154, 285-288 (1 977)

Enzyme lmmunoassay and Radioimmunoprecipitation Tests for the Detection of Antibodies to Rochalimaea (Rickettsia) quintana (39655)' JOHN E . HERRMANN, MICHAEL R . HOLLINGDALE, MARILYN F. COLLINS, A N D J . WILLIAM VINSON Department of Microbiology, Harvard School of Public Health, Boston, Massachusetts 02 115

Introduction. Epidemics of trench fever, caused by Hochalimaea (Rickettsia) quintana, occurred during the First and Second World Wars as well as the Spanish Civil War, and the disease remains endemic in some areas of the world. The infective agent can be isolated from the blood ( l ) , and sensitive serological techniques are required for the detection of specific antibodies. Complement fixation tests (CF) with whole cell or soluble cytoplasmic antigens detect R . quintana antibodies (2), but lack of sensitivity has led to introduction of immunofuorescent (IF) and passive hemagglutination (PHA) techniques. However, in a seroepidemiological survey in an area suspected of endemicity for trench fever, only 33% of the people were positive by either I F or PHA tests, although the combined positives by both were 55% of the total sampled (unpublished data). In an attempt to improve sensitivity, a radioimmunoprecipitation test and an enzyme immunoassay test were developed and compared to IF and PHA for detecting R . quintana antibodies in serum. Materials and methods. Soluble antigen. Cells of R . quintana, strain Fuller (3) or Guadalupe (4), were grown on hemolyzed horse blood agar for 5 days at 37" in a moist atmosphere of 5% CO,. The cells were harvested in a sucrose-phosphate-glutamate solution ( 5 ) , washed three times, resuspended in 0.1 M phosphate-buffered saline (PBS), pH 7.2, and disrupted by sonication for 30 min at 1.5 A (Model 60 W Ultrasonic Disintegrator, M .S .E ., London). After centrifugation at 75,OOOg for 1 hr, the supernatant fluid served as the soluble antigen. The antigen was stable at 4" for several months with added thiomersol at a 1:10,000 final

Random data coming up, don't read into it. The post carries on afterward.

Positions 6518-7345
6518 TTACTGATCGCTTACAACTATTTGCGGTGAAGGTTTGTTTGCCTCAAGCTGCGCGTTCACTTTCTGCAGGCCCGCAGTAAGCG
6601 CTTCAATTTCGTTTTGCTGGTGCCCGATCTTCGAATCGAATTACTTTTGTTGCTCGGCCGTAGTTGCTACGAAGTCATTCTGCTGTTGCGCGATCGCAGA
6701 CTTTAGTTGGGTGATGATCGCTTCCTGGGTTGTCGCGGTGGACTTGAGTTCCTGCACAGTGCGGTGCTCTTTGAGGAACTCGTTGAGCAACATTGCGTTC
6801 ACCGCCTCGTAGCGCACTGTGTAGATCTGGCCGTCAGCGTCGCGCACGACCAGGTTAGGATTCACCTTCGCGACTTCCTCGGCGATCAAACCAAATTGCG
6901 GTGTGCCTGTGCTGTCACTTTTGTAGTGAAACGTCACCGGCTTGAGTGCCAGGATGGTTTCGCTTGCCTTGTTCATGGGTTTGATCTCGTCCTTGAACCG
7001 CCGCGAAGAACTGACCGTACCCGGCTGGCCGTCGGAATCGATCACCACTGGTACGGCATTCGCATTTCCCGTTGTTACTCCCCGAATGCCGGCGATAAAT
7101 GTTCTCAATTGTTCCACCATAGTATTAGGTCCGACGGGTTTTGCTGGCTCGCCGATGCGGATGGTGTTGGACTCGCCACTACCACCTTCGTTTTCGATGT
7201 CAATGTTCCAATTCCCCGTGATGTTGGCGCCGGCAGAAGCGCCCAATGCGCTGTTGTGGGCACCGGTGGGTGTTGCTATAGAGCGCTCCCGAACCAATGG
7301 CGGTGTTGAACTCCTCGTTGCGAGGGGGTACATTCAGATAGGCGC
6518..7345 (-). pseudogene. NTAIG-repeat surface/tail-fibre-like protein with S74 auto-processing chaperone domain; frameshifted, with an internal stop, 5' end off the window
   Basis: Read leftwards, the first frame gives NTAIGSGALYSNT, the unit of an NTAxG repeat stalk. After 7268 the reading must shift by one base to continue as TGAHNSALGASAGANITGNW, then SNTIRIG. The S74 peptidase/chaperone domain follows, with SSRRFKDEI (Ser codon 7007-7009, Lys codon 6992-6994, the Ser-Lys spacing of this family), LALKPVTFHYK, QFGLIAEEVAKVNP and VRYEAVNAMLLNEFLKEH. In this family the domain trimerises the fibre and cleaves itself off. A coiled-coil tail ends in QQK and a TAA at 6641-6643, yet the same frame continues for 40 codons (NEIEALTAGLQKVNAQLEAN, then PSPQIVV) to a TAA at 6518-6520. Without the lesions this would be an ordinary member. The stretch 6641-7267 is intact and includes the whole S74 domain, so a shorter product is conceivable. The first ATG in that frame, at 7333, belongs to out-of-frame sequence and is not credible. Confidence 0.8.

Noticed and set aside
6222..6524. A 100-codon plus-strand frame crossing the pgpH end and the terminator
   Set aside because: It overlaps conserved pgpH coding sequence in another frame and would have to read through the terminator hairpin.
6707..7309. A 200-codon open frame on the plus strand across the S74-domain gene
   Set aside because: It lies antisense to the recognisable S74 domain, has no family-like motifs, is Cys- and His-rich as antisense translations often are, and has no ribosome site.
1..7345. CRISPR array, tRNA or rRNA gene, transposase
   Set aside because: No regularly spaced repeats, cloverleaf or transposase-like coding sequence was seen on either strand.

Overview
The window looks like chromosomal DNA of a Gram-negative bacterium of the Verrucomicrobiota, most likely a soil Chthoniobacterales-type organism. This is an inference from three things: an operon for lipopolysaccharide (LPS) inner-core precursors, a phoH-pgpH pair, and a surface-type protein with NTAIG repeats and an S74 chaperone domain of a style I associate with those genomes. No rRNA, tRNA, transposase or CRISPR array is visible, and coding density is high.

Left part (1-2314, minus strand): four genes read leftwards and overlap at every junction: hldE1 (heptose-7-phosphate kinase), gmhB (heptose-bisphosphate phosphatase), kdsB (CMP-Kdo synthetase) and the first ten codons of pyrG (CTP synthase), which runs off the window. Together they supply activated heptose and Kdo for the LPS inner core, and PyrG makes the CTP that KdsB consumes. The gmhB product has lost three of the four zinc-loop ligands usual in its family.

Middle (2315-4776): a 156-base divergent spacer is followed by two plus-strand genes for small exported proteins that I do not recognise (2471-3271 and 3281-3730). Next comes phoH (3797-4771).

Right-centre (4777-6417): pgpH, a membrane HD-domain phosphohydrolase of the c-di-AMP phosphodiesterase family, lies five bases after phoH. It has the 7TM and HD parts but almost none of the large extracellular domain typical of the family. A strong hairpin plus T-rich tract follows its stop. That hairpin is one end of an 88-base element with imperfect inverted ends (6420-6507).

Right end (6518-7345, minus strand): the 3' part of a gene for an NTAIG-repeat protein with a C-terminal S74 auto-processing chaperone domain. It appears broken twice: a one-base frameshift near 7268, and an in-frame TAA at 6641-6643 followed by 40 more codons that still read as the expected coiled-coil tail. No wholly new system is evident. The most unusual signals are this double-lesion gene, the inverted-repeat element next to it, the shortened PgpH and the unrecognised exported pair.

concentration. Protein concentration was estimated by use of the Folin-Ciocalteau reagent (6). Sera. Animal sera. After collecting preimmunization sera, animals were inoculated with soluble or whole cell antigen. Equal 1-ml vol of soluble antigen from R. quintana (containing 300-500 pg of protein/ml) and Freund's complete adjuvant were mixed and inoculated sc into New Zealand white rabbits and Hartley strain guinea pigs. Rabbits were bled at 3 and 4 weeks. After 6 weeks, guinea pigs were given two further inoculations sc; serum samples were taken eight weeks after the first inoculation. For guinea pig antiserum to R . quintana (Fuller) whole cells, equal 1-ml vol of washed cells and Freund's complete adjuvant were mixed and inoculated sc again 6 weeks later. Serum samples were taken 8 weeks after the first inoculation. Human sera. Sera were obtained from residents of the Nabeur region of Tunisia, an area suspected of being endemic for trench fever. Sera were also obtained from Boston area laboratory personnel. Passive hemagglutination. Tanned sheep red blood cells (SRBC) were used in a standard method (7). SRBC were coated with R. quintana (Fuller) soluble antigen at 5 to 10 p g of protein per ml of SRBC. These were added to sera previously inactivated (56" for 30 min) and adsorbed with SRBC. Imrnunofluorescence techniques. The indirect method was used. R. quintana whole cells were suspended in a solution of 5 % (w/ v) normal yolk sac in PBS (homogenized by use of a Waring blender) and fixed on glass slides with acetone. Test or control sera were added and incubated 30 min at 37". Fluorescein isothiocyanate-conjugated antiglobulin (Difco Laboratores, Detroit, Mich.) was added and incubated for 30 rnin Supported in part by U S . Army Contract DAMD17-75-C-5038. at 37". The slides were washed with PBS, 285